Melody

Voluptuous Melody is a down-to-earth girl with what she considers an almost embarrassing secret: She loves NASCAR and other car races. She is also a big fan of football and beer, and used to be considered a “tomboy” before her body filled out during her teenage years. She is a very social and friendly girl who loves meeting new people.

Melody

Age 23
Height 5’6″
Hair Brunette
Ethnicity Caucasian
Orientation Bi-Sexual
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“A lot of guys think it’s a gimmick when I tell them what I am into and what I like,” Melody admits. “They think it can’t possibly be true that here is a hot, young, super-gorgeous girl who likes the same things they like. I’m not sure why guys have been given this complex, almost, that they can’t like the same things that their girls like. Or, maybe it would be better to say that we’ve convinced women that it’s wrong to like what they’re men like. So if your guy wants to just relax and watch football, you can’t just let him alone and let him do that. You can’t just enjoy it with him. Or if he likes to play video games, it’s like we’re conditioned as women to believe we should be giving him grief about that. Women get a lot of bum advice these days, and I think some of the worst advice you could ever take as a woman is to get in your man’s face about his hobbies, his likes, and his toys. Men aren’t children. They shouldn’t be talked down to that way. And for every one of them who is whipped enough to do what his woman says and give up what he likes because she said so, there will be another man who resents being controlled and who will just walk away. Where does that leave the woman? Unhappy and lonely, that’s where.”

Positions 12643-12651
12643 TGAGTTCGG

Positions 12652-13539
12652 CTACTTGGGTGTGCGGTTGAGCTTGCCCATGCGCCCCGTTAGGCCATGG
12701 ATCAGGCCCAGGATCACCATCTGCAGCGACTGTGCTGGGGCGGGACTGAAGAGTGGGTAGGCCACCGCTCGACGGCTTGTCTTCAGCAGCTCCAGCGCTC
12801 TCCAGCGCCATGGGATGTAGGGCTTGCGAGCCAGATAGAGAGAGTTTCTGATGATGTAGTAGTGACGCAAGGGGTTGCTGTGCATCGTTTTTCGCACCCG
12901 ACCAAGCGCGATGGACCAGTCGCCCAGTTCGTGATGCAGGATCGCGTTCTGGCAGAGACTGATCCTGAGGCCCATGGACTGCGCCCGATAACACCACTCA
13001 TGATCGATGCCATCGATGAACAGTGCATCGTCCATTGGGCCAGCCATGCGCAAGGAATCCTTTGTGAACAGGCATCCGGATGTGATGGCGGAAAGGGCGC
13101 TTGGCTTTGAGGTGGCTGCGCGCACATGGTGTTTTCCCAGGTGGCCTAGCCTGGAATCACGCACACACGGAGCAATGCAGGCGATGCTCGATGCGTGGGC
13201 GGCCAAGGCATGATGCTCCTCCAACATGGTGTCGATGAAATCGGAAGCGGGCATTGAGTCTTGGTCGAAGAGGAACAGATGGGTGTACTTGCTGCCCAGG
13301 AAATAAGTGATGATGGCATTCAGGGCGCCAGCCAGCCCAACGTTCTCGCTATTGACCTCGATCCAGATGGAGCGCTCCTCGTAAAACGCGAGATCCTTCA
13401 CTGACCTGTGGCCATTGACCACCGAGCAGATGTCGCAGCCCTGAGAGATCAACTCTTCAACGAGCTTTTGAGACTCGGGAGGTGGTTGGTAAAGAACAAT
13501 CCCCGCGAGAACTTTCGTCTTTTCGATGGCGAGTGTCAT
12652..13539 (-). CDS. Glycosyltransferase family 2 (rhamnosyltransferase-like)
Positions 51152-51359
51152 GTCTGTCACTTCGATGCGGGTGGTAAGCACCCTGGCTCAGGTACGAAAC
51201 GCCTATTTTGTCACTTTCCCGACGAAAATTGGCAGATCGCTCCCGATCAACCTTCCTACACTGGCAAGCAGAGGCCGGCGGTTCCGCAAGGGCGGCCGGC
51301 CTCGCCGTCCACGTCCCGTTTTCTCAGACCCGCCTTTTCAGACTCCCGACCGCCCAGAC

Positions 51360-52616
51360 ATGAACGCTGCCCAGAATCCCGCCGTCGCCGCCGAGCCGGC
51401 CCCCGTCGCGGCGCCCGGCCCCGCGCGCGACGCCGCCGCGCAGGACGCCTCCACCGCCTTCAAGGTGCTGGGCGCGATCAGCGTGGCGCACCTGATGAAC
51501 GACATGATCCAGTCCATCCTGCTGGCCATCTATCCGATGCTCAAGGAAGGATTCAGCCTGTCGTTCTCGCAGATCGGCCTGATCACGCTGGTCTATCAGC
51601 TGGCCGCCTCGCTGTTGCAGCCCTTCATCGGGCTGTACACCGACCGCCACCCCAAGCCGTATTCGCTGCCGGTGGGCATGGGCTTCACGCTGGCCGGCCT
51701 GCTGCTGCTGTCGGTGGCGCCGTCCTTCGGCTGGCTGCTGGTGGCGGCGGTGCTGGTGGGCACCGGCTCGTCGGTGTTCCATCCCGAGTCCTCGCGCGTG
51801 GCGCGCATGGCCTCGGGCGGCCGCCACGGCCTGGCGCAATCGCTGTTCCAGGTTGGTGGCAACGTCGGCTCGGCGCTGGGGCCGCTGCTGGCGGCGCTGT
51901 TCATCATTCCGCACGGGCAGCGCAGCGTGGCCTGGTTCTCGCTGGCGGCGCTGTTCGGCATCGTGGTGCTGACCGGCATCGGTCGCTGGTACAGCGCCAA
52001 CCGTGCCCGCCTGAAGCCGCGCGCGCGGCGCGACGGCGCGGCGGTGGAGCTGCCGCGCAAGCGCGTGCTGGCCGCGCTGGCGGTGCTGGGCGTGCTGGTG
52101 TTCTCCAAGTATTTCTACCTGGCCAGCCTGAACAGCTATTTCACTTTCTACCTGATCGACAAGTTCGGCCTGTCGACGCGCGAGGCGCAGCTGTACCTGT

Melody goes on, “I have a lot of respect for men. I think they get kind of a bad rap. We’re always dumping all of our problems onto men, and then we expect them to fix it. We strut around talking about how women can do anything a man can, but they have to lower the standards for all the stuff we try to do that’s physical in order to get “enough” women to participate. And you don’t see women lining up for really dangerous jobs that men do, like mining and other hard labor. No, the men of the world just keep right on working with their noses to the grindstone, dealing with the fact that we women never seem to be happy and never seem to be satisfied. Well, I’m here to tell you, that’s not how I am. I believe in being grateful when it’s due, and I’m grateful to the men of this world for creating so much that I enjoy.”

In her less philosophical moments, Melody enjoys indulging in her car races and other redneck pursuits, for her own enjoyment and for her own sake. “I like car racing because I like speed,” she says. “I love to see high performance machines pushed to their limits, and I love the idea of competition. Those men in those cars, they’re all real people with real dreams, real hang-ups, real friends, and real enemies. I love the notion of them just racing around trying to beat each other. A race like that is the ultimate competition because there is kind of a leveling factor with the machinery. It isn’t about who is the better natural athlete or even who can train better. It’s about the skill each man has at doing the same thing. That’s a wonderful direct comparison and thus a much better test of who is the better race car driver. It’s not like with a foot race, where one runner is physically better than another. This is pure skill. This is all about merit in the most intellectual sense, although of course there’s a physical side to it.”

Melody’s friendly, feminine nature is what makes her so popular with men, and it strikes her as funny to remember that it wasn’t always that way. “Growing up as a tomboy, I bet nobody thought I would turn into the kind of woman I am today,” she says. “It’s funny to me. I laugh when I think about it. I was the exact opposite of feminine when I was growing up. Girly girl stuff never appealed to me. Makeup, fancy clothes, being with boys… none of it clicked with me until I was a little older. Then, when I realized I wanted to get close to men, that’s when I started realizing the value of femininity. As you can see, it’s worked out for me well. At least, the men I meet seem to think so, and I really enjoy getting to know them.”